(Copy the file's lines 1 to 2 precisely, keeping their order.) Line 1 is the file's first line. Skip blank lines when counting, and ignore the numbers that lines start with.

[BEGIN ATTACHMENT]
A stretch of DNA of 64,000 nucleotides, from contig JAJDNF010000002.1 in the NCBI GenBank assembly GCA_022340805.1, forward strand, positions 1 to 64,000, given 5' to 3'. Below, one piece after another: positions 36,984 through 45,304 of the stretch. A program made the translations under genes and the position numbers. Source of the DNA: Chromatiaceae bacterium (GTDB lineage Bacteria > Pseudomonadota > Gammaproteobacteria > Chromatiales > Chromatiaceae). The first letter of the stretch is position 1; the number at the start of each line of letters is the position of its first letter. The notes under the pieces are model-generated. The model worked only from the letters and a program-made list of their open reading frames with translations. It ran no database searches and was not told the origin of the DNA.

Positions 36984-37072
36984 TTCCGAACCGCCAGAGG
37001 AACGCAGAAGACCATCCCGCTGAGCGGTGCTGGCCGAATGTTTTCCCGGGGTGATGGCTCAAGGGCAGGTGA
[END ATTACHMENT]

A stretch of DNA of 64,000 nucleotides, from contig JAJDNF010000002.1 in the NCBI GenBank assembly GCA_022340805.1, forward strand, positions 1 to 64,000, given 5' to 3'. Below, one piece after another: positions 36,984 through 45,304 of the stretch. A program made the translations under genes and the position numbers. Source of the DNA: Chromatiaceae bacterium (GTDB lineage Bacteria > Pseudomonadota > Gammaproteobacteria > Chromatiales > Chromatiaceae). The first letter of the stretch is position 1; the number at the start of each line of letters is the position of its first letter. The notes under the pieces are model-generated. The model worked only from the letters and a program-made list of their open reading frames with translations. It ran no database searches and was not told the origin of the DNA.

Positions 36984-37072